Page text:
Nothing in law to recover ill gotten wealth. A corrupt person can come out of jail and enjoy that money. Loss caused to the government due to corruption will be recovered from all accused.
Small punishment for corruption- Punishment for corruption is minimum 6 months and maximum 7 years. Enhanced punishment – The punishment would be minimum 5 years and maximum of life imprisonment.

Peaceful Protest Against Govenment Corruption

from the Aug 16th New Indian Express

New Delhi:  The longtime Gandhian activist Anna Hazare has started a hunger strike on the anti-corruption bill that is in Indian Parliament now. This stand-off has grabbed headlines for a few weeks now, with Hazare threatening to hunger-strike. He started yesterday on Independence Day. Passerbys were surprised to see Hazare quietly meditating in the light rain, and quickly thousands of people gathered on the lawns of Gandhi’s samadhi in New Delhi. A few hours later, he was ‘preventively’ arrested by police, to the outcry of major political parties, NGOs and thousands of citizens, including the crowds outside the prison where Hazare is being held. By nightfall, the government backpedaled, issuing Hazare’s release. Parliament and the Prime Minister are in a tight spot, sitting on their hands for now.

The country is blowing up, with protests and demonstrations happening in cities everywhere. “Team Anna” is calling for government workers to not go to work today, while the government is predictably labeling this call to action as ‘the wrong call.’

In his Independence Day address, Prime Minister Manmohan Singh challenged Hazare’s tactics in his annual address to the nation, saying that  “We are taking the swiftest possible action in cases of corruption that have surfaced…we will put an end to such powers whenever possible…Hunger strikes do not solve the problem of corruption.”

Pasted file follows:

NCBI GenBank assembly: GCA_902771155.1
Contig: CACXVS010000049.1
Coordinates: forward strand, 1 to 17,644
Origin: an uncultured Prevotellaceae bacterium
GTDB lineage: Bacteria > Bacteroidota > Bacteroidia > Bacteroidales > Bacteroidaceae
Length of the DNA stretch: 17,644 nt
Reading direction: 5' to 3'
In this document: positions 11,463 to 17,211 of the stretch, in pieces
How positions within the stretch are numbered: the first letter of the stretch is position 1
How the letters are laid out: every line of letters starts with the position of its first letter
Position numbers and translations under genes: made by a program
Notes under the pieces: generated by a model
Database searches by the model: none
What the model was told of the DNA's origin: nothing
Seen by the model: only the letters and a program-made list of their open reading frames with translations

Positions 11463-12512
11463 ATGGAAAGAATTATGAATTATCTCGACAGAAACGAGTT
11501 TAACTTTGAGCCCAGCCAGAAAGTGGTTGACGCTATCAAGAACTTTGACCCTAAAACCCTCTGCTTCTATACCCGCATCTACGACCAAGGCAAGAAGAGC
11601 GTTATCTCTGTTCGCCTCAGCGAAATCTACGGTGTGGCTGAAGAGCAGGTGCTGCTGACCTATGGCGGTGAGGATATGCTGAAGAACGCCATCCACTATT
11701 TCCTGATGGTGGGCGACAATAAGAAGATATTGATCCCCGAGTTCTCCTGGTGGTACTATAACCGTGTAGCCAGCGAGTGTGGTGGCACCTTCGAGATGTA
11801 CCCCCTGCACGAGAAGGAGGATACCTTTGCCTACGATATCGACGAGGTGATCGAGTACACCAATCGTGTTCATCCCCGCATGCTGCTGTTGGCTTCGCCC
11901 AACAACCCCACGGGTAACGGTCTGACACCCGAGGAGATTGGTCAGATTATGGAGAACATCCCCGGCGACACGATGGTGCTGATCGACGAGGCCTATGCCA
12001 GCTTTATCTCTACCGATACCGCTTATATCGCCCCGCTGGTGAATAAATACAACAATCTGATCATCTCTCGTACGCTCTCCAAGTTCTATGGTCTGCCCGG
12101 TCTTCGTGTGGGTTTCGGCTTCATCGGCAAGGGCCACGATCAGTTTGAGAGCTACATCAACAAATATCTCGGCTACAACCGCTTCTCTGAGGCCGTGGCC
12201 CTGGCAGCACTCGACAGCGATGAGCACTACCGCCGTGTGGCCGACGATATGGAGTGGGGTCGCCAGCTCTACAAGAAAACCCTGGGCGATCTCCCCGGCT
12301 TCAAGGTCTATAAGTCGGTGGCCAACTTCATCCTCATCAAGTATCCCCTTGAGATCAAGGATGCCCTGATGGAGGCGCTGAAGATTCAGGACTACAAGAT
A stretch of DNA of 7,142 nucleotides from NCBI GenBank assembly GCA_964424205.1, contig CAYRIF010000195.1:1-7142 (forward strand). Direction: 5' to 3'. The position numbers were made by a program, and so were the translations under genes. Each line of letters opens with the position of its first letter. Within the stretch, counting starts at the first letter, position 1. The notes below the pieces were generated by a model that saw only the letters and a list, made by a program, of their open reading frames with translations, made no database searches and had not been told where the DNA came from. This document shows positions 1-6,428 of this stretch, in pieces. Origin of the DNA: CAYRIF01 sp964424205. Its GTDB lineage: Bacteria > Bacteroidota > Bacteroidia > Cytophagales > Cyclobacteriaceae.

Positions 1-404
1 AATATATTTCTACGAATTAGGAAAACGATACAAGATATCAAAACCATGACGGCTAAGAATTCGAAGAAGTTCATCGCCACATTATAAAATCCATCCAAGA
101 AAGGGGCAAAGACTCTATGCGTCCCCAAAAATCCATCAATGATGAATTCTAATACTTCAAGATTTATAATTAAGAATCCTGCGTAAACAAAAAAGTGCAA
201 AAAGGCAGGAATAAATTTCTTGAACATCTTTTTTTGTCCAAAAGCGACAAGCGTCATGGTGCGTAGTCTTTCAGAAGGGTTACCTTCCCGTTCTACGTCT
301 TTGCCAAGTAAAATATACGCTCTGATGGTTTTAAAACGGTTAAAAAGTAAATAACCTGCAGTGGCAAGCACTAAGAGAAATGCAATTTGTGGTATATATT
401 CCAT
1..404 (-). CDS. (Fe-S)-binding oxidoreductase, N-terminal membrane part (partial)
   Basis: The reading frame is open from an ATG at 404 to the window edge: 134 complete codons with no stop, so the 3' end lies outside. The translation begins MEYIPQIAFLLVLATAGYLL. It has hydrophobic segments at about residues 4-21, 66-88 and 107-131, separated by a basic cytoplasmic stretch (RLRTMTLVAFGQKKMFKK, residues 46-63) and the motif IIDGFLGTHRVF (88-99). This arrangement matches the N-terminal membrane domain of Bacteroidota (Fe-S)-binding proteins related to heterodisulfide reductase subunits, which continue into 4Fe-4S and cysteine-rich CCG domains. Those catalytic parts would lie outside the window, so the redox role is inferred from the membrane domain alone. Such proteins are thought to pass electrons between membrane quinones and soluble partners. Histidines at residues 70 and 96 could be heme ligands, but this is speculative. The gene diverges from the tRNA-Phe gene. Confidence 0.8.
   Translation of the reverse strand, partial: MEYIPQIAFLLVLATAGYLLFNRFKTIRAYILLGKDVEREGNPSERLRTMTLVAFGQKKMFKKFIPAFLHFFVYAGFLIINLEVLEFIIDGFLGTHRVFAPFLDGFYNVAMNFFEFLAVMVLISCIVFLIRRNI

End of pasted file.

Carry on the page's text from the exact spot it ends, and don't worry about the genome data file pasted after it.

Ok, then what will exactly? If the people do not put external pressure on their government, what will make legislators raise their heads and look up from their own self-interest and petty quibbles? I understand that doing things the right way, that the process is important, but sometimes a bit of urgency is necessary. Parliament wants Hazare to go away and let them do their jobs, but I would argue that paying some heed to the civil disobedience of the people is their job. This reminds me of the time that ASUO Senators got annoyed by OSPIRGers lobbying them for funding. It is your job to listen to your constituents, not only when you agree with them. I find it ironic that a day after celebrating India’s peacefully-won independence, the government is so quick to condemn the actions of someone who walks in the same footsteps as the freedom fighters of the 1940s.

Peaceful disobedience is much more powerful and scary for governments than violent riots, like those that have taken place in London.  Violent protesters do not hold much long-term credibility. In peaceful protests, all can participate, lving their enemies at the same time that they are pushing the envelope. Police efforts to subdue a peaceful crowd are seen as oppressors. Gandhi speaks beautifully of this power. From my new favorite book, Autobiography of a Yogi, the author Swami Yogananda talks to the Mahatma, or ‘great soul’:

“Non-violence is the natural outgrowth of the law of forgiveness and love. If loss of life becomes necessary in a righteous battle, one should be prepared, like Jesus, to shed his own, not others’ blood. Eventually there will be less blood spilt in the world.” 

He celebrated the beauty of President Wilson’s fourteen points, but said that he would reverse Wilson’s qualification that ‘we have our arms to fall back upon ‘if post WWI peace were to fail.’ “Our armaments have failed already. Let us now be in search of something new; let us try the force of love and God…we shall want nothing else.”